Quilt Gallery

Name of Maker: Magaret WesW
Boneyard Beach - Hunting Island State Park - The quilt is based on a photo I took of a large uprooted tree/turned to driftwood at Hunting Island State Park in South Carolina. The park is known for its driftwood collections. I wanted to capture the different textures of the tree bark, roots, plants and sand. At a Ricky Tims\' individual workshop retreat in La Veta, Ricky suggested using the Scribble Applique technique. You cut out your applique shapes and glue them to a background fabric. You sew them on by "scribble quilting" around the edges. This creates raw edge applique with raveled edges - outlined by the dark fabric backing that is allowed to show through. I added an extra layer of wool batting under the tree and roots and then a cotton batting for the whole quilt. Different color layers of tulle were placed over the sand and shadows to create shading effects. An interesting technique that I\'ll want to try on some other projects.?
Name of Maker: Cuauhtemoc Kish
Portrait of Frida Kahlo.
Name of Maker: Cindy Rainey
This wallhanging was machine embroidered on silk dupioni, then borders added.  This was quilted (all free motion) with silk thread, on a gammill longarm quilting machine.  Beading and other embellishments were added after quilting was finished.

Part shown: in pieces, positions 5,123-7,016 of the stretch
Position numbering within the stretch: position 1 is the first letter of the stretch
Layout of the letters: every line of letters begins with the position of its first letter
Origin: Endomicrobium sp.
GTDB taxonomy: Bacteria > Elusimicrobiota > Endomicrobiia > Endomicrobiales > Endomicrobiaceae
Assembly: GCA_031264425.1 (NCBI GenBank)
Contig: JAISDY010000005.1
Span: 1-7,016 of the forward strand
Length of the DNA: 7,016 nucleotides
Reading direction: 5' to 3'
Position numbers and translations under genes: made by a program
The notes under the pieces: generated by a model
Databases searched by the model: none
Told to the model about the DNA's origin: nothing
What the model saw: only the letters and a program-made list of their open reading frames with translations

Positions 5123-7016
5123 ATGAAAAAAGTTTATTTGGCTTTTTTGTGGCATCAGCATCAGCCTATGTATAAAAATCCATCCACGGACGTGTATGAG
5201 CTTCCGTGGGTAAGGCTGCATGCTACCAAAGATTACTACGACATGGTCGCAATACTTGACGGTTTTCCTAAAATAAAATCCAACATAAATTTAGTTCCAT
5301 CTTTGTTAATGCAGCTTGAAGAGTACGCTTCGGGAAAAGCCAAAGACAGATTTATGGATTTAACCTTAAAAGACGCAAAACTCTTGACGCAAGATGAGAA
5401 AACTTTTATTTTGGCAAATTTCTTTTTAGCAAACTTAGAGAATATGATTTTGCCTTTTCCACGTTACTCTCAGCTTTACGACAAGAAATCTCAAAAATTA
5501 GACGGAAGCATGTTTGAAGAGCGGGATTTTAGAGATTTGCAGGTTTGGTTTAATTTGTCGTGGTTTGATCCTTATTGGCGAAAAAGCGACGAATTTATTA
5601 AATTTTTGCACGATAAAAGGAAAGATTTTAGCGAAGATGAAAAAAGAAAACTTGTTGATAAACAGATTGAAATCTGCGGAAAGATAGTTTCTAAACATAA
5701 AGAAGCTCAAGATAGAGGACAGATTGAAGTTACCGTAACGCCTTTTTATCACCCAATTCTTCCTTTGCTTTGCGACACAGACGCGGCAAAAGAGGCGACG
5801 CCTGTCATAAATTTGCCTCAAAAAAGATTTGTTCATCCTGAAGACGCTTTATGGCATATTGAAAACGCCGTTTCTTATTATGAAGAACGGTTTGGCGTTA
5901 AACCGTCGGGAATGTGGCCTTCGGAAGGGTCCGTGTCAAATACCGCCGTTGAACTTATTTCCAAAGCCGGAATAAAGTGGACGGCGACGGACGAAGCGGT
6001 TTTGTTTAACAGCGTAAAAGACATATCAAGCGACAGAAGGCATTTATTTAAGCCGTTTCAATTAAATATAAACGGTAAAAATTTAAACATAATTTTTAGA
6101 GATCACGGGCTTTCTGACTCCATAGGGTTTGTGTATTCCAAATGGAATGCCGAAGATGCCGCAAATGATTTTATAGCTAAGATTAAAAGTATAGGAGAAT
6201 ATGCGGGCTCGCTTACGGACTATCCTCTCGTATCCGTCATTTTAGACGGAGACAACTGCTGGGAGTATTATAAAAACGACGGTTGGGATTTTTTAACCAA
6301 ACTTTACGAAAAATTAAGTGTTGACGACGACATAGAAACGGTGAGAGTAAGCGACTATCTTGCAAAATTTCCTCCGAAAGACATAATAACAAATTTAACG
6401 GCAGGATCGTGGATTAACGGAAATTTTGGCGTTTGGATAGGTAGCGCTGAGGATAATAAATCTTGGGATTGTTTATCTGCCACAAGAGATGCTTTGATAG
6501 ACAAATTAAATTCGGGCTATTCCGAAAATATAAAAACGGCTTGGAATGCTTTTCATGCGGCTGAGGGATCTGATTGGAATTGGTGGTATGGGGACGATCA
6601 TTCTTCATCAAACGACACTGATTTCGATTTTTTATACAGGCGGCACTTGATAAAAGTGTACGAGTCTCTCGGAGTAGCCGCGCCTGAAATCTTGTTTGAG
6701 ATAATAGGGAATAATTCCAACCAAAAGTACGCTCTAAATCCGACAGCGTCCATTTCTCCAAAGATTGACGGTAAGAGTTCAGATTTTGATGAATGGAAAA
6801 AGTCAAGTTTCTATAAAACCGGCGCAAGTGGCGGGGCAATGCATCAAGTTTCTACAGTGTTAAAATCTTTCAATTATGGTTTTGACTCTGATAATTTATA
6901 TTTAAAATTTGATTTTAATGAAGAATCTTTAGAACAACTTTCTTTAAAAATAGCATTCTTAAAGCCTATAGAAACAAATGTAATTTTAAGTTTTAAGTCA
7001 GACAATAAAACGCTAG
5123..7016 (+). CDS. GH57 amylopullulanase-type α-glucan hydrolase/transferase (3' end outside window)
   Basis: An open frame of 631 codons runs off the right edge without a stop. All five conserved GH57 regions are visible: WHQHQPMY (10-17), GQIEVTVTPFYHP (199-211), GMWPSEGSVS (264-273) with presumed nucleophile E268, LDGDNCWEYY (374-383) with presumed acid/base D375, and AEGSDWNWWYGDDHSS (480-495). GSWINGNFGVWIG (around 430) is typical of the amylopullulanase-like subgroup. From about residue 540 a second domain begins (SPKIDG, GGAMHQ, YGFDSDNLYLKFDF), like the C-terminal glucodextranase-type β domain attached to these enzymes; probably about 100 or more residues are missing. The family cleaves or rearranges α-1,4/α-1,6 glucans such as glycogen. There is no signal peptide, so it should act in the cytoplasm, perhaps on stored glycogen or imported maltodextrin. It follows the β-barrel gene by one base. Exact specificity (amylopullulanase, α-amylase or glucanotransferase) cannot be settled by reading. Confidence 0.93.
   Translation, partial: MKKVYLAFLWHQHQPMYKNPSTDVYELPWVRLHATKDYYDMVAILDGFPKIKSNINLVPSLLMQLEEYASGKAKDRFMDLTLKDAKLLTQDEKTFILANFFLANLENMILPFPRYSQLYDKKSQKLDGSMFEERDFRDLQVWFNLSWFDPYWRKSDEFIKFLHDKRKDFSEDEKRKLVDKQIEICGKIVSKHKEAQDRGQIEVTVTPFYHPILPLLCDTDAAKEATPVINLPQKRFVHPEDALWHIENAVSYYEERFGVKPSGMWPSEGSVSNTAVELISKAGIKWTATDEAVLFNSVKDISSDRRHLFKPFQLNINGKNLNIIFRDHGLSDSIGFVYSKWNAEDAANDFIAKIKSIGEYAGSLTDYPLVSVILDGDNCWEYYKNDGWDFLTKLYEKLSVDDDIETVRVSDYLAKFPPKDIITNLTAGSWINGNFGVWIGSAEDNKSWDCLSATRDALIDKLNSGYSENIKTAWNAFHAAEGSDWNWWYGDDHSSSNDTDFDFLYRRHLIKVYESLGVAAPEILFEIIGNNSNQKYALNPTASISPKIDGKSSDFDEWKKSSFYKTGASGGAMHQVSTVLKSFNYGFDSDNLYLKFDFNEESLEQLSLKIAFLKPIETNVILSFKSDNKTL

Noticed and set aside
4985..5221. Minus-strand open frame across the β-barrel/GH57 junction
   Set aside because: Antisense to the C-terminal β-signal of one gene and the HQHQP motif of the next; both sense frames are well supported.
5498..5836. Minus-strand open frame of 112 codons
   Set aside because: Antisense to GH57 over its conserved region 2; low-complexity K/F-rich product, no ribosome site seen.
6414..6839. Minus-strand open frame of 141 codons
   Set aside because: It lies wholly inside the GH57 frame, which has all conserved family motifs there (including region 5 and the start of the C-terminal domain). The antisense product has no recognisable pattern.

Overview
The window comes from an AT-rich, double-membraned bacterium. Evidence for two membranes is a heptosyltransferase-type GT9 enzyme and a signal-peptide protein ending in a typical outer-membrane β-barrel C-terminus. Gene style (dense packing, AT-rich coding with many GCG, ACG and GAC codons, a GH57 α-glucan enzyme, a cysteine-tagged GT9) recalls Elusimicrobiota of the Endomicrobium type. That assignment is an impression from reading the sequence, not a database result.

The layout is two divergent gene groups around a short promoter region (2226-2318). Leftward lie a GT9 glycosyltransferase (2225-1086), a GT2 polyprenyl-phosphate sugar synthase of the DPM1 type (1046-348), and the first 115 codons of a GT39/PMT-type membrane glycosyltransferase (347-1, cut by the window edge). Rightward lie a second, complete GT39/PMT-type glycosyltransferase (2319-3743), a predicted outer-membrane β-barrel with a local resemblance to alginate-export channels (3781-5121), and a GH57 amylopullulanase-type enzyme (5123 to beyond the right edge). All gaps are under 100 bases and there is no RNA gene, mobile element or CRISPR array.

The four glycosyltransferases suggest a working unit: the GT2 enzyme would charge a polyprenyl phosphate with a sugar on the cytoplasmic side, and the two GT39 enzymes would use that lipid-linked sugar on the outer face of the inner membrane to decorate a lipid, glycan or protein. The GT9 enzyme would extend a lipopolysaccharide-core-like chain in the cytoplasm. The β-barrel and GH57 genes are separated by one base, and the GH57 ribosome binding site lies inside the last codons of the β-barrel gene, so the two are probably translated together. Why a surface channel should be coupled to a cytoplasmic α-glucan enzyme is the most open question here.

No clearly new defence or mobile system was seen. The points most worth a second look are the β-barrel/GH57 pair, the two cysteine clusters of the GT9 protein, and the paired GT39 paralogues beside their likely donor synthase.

Name of Maker: Karen Grover
This is a quilt I had thought about for a couple of years, but just didn't hav an inspiration.  My inspiration for the layout came from an embroirery magazine that randomly arrived in the mail.  I dyed the green and tangerine fabrics so I could achieve the gradations I wanted and then found the printed fabric to use with it that matched.  How often does that happen!  I also usded piping along each of the stems.  That was a great idea, but not easy to accomplish.  I tried several ways until I finally got the look I wanted. 
Name of Maker: Mike Ellingsen
This was the 2014 TQS Block-of-the-Month - and I loved making it. It contained way more appliqué than is in my comfort zone - and the quilting took much longer than I expected - but it was a pleasure to work on throughout the entire journey.
Name of Maker: Elizabeth Smith
My niece wanted teal & chocolate for her wedding quilt. I felt a simple quilt design would be better for these colors. It really shows off the exquisite quilting done by my very talented friend Esther Abshier.